|2012||Aaron Hill||Arizona Diamondbacks||National League|||
|2018||Christian Yelich||Milwaukee Brewers||National League|||
Cycles have occurred on the same day twice in MLB history; on September 17, 1920, hit by Bobby Veach of the Detroit Tigers and George Burns of the New York Giants, and again on September 1, 2008, when the Arizona Diamondbacks' Stephen Drew and the Seattle Mariners' Adrián Beltré each completed the four-hit group. Conversely, the longest period of time between two players hitting for the cycle was 5 years, 1 month, and 10 days, a drought lasting from Bill Joyce's cycle in 1896 to Harry Davis' in 1901.
|1910||Bill Collins||Boston Doves||National League|||
|1926||Bob Fothergill||Detroit Tigers||American League|||
|1932||Tony Lazzeri||New York Yankees||American League|||
|1939||Charlie Gehringer||Detroit Tigers||American League|||
|1943||Leon Culberson||Boston Red Sox||American League|||
|1963||Jim Hickman||New York Mets||National League|||
|1964||Ken Boyer||St. Louis Cardinals||National League|||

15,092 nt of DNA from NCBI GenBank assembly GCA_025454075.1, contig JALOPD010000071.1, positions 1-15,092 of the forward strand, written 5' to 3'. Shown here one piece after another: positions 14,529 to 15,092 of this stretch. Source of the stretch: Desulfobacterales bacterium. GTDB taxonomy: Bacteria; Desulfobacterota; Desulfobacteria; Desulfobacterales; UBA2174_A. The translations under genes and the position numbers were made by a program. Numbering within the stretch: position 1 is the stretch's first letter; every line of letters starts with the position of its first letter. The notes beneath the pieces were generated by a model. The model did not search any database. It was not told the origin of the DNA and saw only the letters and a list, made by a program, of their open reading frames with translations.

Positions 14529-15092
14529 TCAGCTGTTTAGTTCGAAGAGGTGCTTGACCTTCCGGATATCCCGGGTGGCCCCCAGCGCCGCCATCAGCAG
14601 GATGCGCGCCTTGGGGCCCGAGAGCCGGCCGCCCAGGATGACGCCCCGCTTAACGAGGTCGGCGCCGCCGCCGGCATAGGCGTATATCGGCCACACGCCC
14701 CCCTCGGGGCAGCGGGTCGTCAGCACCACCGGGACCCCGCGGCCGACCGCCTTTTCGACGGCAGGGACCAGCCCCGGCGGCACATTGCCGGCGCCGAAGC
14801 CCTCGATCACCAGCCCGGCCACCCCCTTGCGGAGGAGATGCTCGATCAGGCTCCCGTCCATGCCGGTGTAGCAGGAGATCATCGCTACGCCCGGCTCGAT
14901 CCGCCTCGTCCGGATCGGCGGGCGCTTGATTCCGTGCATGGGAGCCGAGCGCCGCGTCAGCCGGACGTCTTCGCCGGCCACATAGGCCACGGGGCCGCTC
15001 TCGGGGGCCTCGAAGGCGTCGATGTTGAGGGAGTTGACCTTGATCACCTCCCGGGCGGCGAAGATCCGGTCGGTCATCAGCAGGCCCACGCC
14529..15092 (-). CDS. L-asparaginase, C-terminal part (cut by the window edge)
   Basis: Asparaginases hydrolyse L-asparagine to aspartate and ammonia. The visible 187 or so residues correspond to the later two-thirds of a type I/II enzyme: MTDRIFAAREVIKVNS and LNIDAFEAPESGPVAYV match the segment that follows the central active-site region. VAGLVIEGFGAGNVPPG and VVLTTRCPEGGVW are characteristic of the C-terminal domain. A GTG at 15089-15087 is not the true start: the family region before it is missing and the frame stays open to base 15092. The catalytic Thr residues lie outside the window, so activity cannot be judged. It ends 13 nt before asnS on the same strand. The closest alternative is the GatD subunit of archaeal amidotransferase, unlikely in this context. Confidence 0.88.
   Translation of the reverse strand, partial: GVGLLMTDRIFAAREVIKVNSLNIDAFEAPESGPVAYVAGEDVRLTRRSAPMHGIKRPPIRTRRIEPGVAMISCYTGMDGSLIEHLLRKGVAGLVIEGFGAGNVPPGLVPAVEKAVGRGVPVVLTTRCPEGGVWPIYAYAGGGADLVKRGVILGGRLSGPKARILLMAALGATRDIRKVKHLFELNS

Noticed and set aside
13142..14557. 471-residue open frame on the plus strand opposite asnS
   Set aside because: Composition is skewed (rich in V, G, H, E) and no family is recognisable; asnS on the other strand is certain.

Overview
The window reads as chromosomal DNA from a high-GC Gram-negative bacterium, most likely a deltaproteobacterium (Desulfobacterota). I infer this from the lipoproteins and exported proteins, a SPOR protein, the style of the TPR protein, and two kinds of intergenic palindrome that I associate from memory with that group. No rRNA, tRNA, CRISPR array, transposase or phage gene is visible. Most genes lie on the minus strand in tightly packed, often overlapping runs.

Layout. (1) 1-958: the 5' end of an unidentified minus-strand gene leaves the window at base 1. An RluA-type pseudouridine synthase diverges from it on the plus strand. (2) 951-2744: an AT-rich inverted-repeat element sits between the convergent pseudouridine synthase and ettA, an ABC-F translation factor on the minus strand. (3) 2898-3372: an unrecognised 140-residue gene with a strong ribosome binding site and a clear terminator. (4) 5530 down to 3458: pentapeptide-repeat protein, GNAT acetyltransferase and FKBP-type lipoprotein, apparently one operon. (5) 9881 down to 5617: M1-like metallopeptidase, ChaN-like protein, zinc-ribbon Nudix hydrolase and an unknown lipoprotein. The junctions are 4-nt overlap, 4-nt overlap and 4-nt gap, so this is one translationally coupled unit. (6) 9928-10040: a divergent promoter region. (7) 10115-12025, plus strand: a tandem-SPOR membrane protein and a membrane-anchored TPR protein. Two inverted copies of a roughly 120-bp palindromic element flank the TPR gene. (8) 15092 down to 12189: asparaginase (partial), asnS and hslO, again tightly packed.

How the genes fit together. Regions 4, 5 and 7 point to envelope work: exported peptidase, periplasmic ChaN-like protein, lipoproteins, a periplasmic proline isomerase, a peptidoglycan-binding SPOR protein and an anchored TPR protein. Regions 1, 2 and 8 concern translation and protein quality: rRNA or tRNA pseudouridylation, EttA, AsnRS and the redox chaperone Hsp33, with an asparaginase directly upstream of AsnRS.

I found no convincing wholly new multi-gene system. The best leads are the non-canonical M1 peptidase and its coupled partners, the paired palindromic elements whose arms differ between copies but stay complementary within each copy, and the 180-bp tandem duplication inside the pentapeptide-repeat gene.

|1966||Billy Williams||Chicago Cubs||National League|||
|1976||Tim Foli||Montreal Expos||National League|||
|1979||Bob Watson||Boston Red Sox||American League|||
|1996||John Mabry||St. Louis Cardinals||National League|||
|2000||José Valentín||Chicago White Sox||American League|||
|2003||Brad Wilkerson||Montreal Expos||National League|||
|2006||Gary Matthews Jr.||Texas Rangers||American League|||
The natural cycle has been accomplished in reverse (home run, triple, double, single)—also known as an "unnatural" cycle—ten times:
|1882||Curry Foley||Buffalo Bisons||National League|||
|1887||Bid McPhee||Cincinnati Red Stockings||American Association|||